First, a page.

Want to start an argument amongst a gathering of Vanderbilt football fans? Just bring up the name "Watson Brown."
To some, he's one of the greatest heroes in Vandy football history. Still others see him as the coach who drove the Vandy program into the ground, so deeply that we've still not recovered to this day.
I confess up front that Brown has always held a special place in my heart. As an impressionable youth, I was present at Dudley Field in 1969 the night the young hotshot quarterback from Cookeville led Vanderbilt to a stunning 14-10 victory over Bear Bryant and Alabama. It was one of the greatest nights of my young life.
I was also at Vanderbilt Stadium 13 years later for Vanderbilt's cherished 28-21 win over Tennessee. The head coach was George MacIntyre, but the undisputed genius behind MacIntyre's explosive offense was again named Watson Brown. The '82 Commodores went 8-3 and snagged a bid to the Hall of Fame Bowl.
Thus it's not a stretch to say that Watson Brown was the architect behind Vandy's two greatest home wins of the last half-century. I hope you youngsters understand why I and other old-timers revere him so, and still follow his career.
After that golden '82 season, offensive coordinator Brown suddenly became a hot commodity. He jumped ship for a Division I-A head job at Cincinnati, then after one season jumped again to Rice. After the '85 season Roy Kramer (then Vandy's A.D.) hired Brown to replace MacIntyre as Vanderbilt's head coach. Those were heady days for Brown-- there was hoopla and tickertape as one of Vandy's icons returned home triumphantly to lead his alma mater to more glory.
Except that it never happened. Brown's record was an abysmal 10-45 over the next five years, culminating in a disastrous 1-10 season in 1990. It was an era marked by disappointment, injuries, heartache, and plenty of plain old bum luck. After Paul Hoolahan fired him (an event Larry Woody and Joe Biddle never let us forget), it looked as though a promising head coaching career had been cut short. Vanderbilt, the so-called "coaching graveyard", had claimed another victim.
The rap on Watson back then was that he was a great coordinator, but a lousy head coach. Lots of great coordinators fail miserably when they get a shot at the top job-- they may be brilliant at X's and O's, yet lack the administrative skills to run a bigtime program in these progressive times.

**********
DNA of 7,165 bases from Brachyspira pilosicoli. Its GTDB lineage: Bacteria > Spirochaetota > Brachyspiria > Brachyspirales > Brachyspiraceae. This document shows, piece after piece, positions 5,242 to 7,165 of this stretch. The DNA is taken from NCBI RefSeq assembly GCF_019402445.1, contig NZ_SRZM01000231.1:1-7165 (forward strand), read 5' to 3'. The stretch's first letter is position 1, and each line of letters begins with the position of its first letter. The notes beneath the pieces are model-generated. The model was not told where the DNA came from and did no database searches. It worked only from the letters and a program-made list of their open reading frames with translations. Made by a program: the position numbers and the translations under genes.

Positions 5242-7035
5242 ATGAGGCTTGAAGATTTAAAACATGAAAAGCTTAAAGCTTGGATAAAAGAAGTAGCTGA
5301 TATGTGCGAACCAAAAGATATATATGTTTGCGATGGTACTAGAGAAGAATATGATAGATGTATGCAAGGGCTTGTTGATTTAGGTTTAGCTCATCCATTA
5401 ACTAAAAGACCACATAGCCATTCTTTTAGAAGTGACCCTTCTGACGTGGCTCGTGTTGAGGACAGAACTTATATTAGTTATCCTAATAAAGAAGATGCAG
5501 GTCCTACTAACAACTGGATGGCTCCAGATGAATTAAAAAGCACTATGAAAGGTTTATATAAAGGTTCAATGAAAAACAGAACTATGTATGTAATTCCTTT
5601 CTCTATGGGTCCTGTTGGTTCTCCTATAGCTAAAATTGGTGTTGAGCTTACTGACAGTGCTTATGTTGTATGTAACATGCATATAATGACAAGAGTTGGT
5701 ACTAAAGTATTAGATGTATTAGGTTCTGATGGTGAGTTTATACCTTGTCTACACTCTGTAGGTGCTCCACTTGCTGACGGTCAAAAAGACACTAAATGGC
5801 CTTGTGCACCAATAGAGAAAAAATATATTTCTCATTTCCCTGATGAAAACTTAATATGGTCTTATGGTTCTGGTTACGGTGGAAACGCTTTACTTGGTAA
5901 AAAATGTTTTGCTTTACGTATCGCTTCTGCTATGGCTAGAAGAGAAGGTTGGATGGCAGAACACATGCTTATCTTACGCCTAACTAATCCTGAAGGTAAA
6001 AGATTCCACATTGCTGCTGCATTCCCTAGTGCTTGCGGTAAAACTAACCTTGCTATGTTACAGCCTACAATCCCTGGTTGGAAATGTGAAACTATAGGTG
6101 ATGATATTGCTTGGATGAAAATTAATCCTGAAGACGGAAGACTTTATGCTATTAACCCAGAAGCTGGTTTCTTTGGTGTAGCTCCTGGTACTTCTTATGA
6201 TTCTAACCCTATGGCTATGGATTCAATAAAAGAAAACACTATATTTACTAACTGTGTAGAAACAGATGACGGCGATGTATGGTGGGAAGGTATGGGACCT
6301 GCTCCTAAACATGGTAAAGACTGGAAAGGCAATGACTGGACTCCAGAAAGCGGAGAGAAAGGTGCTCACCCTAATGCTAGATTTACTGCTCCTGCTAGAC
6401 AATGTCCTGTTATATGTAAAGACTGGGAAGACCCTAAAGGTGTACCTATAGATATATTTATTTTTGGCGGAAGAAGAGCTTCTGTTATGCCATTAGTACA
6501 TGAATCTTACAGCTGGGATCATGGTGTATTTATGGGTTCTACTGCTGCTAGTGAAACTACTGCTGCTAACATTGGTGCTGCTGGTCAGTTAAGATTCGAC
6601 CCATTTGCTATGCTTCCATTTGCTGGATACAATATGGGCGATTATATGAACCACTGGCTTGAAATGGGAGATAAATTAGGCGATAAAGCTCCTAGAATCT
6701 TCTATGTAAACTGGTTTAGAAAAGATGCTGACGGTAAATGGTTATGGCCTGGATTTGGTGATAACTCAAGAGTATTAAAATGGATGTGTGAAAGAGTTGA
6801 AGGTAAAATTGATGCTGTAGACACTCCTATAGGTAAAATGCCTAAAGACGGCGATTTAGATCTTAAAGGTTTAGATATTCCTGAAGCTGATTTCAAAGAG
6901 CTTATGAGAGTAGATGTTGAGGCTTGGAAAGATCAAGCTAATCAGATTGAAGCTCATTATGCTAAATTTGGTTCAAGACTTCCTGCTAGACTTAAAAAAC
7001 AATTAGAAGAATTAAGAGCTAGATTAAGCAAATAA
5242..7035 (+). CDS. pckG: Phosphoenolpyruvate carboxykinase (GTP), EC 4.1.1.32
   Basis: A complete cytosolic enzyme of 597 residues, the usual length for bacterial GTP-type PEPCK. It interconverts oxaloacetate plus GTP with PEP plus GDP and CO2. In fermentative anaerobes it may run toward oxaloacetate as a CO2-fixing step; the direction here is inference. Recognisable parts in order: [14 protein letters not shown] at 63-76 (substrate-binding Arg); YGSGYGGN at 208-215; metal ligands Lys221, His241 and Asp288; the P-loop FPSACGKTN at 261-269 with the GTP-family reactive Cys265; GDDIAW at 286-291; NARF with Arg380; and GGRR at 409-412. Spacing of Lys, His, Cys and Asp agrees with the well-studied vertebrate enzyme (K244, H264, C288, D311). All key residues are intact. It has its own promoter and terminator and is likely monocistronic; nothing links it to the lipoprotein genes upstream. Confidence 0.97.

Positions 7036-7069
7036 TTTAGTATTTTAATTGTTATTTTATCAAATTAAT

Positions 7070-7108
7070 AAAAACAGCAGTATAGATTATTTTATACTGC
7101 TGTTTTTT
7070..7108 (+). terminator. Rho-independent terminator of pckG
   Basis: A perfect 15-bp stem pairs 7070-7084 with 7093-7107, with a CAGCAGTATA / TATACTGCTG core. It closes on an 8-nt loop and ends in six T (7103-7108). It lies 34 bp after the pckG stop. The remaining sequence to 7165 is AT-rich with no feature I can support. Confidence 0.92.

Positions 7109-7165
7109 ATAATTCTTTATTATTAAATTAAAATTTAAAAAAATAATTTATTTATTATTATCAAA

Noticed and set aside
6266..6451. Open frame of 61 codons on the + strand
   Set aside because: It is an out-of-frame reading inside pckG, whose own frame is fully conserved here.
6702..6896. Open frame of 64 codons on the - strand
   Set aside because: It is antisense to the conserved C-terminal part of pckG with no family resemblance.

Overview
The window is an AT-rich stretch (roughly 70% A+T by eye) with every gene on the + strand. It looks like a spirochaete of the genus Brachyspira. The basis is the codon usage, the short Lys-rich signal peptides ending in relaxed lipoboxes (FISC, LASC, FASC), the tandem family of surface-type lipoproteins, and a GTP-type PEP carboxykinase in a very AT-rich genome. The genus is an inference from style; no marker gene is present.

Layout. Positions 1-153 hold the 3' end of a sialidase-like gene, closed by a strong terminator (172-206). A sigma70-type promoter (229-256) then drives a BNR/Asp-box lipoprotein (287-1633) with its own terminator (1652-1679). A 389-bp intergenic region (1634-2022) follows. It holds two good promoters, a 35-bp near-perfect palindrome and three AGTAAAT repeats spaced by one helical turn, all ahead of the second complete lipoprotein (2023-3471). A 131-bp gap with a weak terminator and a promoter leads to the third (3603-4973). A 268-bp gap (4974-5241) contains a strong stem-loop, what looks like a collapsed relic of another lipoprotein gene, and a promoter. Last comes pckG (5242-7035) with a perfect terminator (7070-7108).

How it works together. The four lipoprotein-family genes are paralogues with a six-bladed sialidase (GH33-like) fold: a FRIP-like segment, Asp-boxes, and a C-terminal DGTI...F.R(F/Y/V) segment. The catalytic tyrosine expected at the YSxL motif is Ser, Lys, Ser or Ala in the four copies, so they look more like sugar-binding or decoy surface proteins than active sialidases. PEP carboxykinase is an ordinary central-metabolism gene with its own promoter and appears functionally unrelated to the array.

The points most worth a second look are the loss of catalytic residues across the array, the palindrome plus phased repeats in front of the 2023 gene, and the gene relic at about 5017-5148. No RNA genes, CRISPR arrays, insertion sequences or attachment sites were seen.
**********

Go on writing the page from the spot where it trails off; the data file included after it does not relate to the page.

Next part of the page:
Little did anyone know that Watson Brown burned for another shot. After two years on Jackie Sherrill's staff at Mississippi State and two more under Gary Gibbs at Oklahoma, Brown got another opportunity at a head job, this time at I-AA Alabama-Birmingham. UAB had had success at the I-AA level, but the school had determined to go I-A in the near future. They needed to find someone crazy enough to take the job… and Brown was their man.
And you thought the Vanderbilt job was a tough challenge… by comparison, the UAB job made the Vanderbilt job look like a walk in the park. UAB was dwarfed in attendance and interest in the state by Alabama and Auburn, and was largely ignored by the local press. The Blazers played their games in decrepit Legion Field, in front of only 15,000 or fewer fans. By going I-A, UAB would have to go the road-warrior route to build its program, i.e., travel to places like FSU and Nebraska as a sacrificial offering in return for a big check.
When UAB came to Dudley Field in 1996 and got blitzed by Rod Dowhower's Commodores, I could see the handwriting on the wall all over again. After Brown's first five seasons at UAB were losing seasons, many UAB alumni were ready to sack him. "He'll never get us to the next level," they moaned. Some suggested that he move upstairs to become A.D. and let someone else more competent handle the coaching… but Watson resolutely chose to stay on the field.
Then suddenly Y2K arrived, and good things seemed to magically start happening. (Or, hard work began to pay off, take your pick.)
In September Watson's Blazers went to Baton Rouge and upset LSU, 13-10. Winning in Death Valley ANYTIME is a noteworthy achievement (Tennessee failed to do it a week later; Vanderbilt hasn't done it since Bill Wade). Suddenly the fledgling program got some national notice.
UAB finished 7-4 in 2000. Hey folks… MTSU going 6-5 in the Sun Belt, sorry, that "don't impress me much." But UAB whipping LSU and going 7-4 in Conference USA… that's nothing to sneeze at. With programs like Southern Miss, Louisville, Cincinnati and East Carolina on the rise in recent years, Conference USA is slowly earning legitimacy. Also, it didn't hurt anything that UAB's breakout season in I-A happened the same year Alabama's program went in the dumper.
Suddenly Watson Brown's star is on the rise again, and I'm happy about that. Now 51 years old, he's still got that boyish charm. He's upgraded recruiting, and he's got folks excited. While in Birmingham last week I heard that the Birmingham News' 2001 gala football preview edition is going to feature on its cover not Alabama nor Auburn… but UAB. Now that's something I never DREAMED I'd see.
Will the wily Watson be able to sustain the success? The Birmingham radio talkmeisters were buzzing last week about Blazer football, saying things like "UAB fans are going to be more demanding this year… Watson has raised the bar over there… now, when they go play these big programs, I don't think the fans are going to settle for moral victories."
Gosh. There's something about that kind of talk that sounds oddly familiar.